If you’re a fan of classic science fiction, you may be familiar with Asimov’s Three Laws of Robotics. If not, here they are:
The First Law
A robot may not injure a human being or, through inaction, allow a human being to come to harm.
The Second Law
A robot must obey the orders given it by human beings except where such orders would conflict with the First Law.
The Third Law
A robot must protect its own existence as long as such protection does not conflict with the First or Second Law.
You may be asking, “What the hell does this have to do with cars?”
Well, I’m seeing more and more articles about self-driving cars… the stuff right out of sci-fi. Right? One local law firm is even running television commercials saying how they are developing winning strategies now to win the lawsuits of the future when self-driving cars go rouge. So, let’s replace a few words in each law and explore how well autonomous vehicles (AVs) rate against Mr. Asimov’s laws.
A self-driving car may not injure a driver or, through inaction, allow a driver to come to harm.
Sounds great, eh? After all, we’re only human. We get distracted and make mistakes. AVs are packed with sophisticated sensors and electronics that can detect objects and calculate speed and distance. Self-driving cars are designed to keep the driver from coming to harm by eliminating “human error.”
Unfortunately, that technology just isn’t there yet. Accidents involving self-driving cars have resulted in injuries and deaths of drivers, passengers, and pedestrians. Some of those accidents were a direct result of the “driver” relying too much on the AVs technology to do the driving. In one instance, an Apple exec was killed in his self-driving Tesla. Instead of being the failsafe with hands on the wheel and eyes on the road, he was focused on playing a video game.
So much for the car protecting the driver from harm. At this point in time, self-driving cars are unable to comply with the First Law.
A self-driving car must obey the orders given it by a driver except where such orders would conflict with the First Law.
You jump in your AV, punch in your destination, and hit go. Your self-driving car may be unable to comply. Poor weather conditions can cause problems with the complex electronic systems that are vital to an AV’s ability to navigate.
There’s also the issue of AVs sharing a common network that allows them to recognize each other. Such networks are highly susceptible to hacking. Imagine asking your car to take you to the grocery store and you end up behind an abandoned warehouse or in a dark alley.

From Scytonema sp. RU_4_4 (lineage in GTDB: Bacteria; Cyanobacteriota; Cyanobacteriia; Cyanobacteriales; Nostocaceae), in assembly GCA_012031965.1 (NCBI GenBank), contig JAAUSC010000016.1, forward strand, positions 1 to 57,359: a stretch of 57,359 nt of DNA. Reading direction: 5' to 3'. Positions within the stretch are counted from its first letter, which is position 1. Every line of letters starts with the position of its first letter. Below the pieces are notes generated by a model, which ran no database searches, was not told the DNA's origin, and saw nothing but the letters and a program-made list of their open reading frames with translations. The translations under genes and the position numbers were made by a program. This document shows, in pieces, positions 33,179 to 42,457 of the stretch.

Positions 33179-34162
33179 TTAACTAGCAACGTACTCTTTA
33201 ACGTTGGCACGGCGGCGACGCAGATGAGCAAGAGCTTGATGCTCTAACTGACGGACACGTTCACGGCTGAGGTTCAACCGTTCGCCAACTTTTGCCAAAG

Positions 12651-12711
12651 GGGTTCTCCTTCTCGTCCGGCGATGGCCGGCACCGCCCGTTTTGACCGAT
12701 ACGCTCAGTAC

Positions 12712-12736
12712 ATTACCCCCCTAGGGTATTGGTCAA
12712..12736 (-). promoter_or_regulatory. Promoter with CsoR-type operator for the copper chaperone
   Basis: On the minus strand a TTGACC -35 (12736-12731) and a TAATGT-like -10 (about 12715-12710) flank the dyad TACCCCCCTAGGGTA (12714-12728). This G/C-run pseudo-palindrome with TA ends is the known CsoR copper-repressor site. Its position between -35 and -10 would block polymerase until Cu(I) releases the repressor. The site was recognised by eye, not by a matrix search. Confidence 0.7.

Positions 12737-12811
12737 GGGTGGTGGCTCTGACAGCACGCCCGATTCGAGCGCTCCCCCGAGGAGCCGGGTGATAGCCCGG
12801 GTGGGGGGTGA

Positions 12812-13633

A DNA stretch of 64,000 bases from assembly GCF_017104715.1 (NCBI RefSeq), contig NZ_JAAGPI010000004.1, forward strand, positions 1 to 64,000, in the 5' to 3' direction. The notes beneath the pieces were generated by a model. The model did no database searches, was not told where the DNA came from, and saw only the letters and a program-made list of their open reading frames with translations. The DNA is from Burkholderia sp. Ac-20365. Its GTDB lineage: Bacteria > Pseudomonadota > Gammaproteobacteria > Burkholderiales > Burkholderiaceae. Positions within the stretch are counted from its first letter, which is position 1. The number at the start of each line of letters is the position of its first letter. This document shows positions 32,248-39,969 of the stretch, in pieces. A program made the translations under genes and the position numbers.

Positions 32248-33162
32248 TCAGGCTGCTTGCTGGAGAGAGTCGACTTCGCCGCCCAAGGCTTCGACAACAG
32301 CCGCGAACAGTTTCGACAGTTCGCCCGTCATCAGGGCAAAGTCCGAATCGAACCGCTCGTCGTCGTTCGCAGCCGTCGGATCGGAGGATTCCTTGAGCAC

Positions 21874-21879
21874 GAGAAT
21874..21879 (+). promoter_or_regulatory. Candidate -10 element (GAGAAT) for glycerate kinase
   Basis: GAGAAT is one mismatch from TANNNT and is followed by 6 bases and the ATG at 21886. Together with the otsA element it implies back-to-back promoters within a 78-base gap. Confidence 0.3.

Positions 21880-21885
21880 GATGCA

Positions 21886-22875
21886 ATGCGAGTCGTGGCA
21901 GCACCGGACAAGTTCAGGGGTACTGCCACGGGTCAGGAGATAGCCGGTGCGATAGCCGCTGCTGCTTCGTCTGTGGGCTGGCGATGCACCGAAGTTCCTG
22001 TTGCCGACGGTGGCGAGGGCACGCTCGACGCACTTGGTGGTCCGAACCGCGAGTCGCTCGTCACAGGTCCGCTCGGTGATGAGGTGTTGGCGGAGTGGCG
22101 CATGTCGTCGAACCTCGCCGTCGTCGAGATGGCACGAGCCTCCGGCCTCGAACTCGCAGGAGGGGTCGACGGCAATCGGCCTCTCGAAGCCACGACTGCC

Self-driving cars are unable to completely comply with the Second Law either.
A self-driving car must protect its own existence as long as such protection does not conflict with the First or Second Law.
Let’s pretend your self-driving car is rolling down the road at 55 miles-per-hour when, all-of-a-sudden, a person steps out of a disabled car and into your path… just as a tractor-trailer is approaching from the other direction. How does the self-driving car react to a no-win situation like this?
Striking the person in the road would probably kill them. A clear violation of the First Law.
Swerving into the path of the oncoming tractor-trailer would result in a crash that would destroy the self-driving car and could result in the possible deaths of the occupants and the truck driver. A clear violation of all three Laws.
In either case, who’s responsible? The guy who owns the self-driving car? He forked over big bucks for an AV so he didn’t have to drive and make those kinds of decisions. Is the manufacturer at fault? They’re the ones who programmed the car to react a certain way. Maybe it’s the programmer that deserves the blame? No wonder that law firm has started working on their strategies now… it’s gonna’ take years to figure that out who to sue when an AV hurts or kills someone.
That said, I don’t think self-driving cars can comply with the Third Law.
I think Mr. Asimov would agree with me… if you’re going somewhere, keep your hands on the wheel and drive yourself there.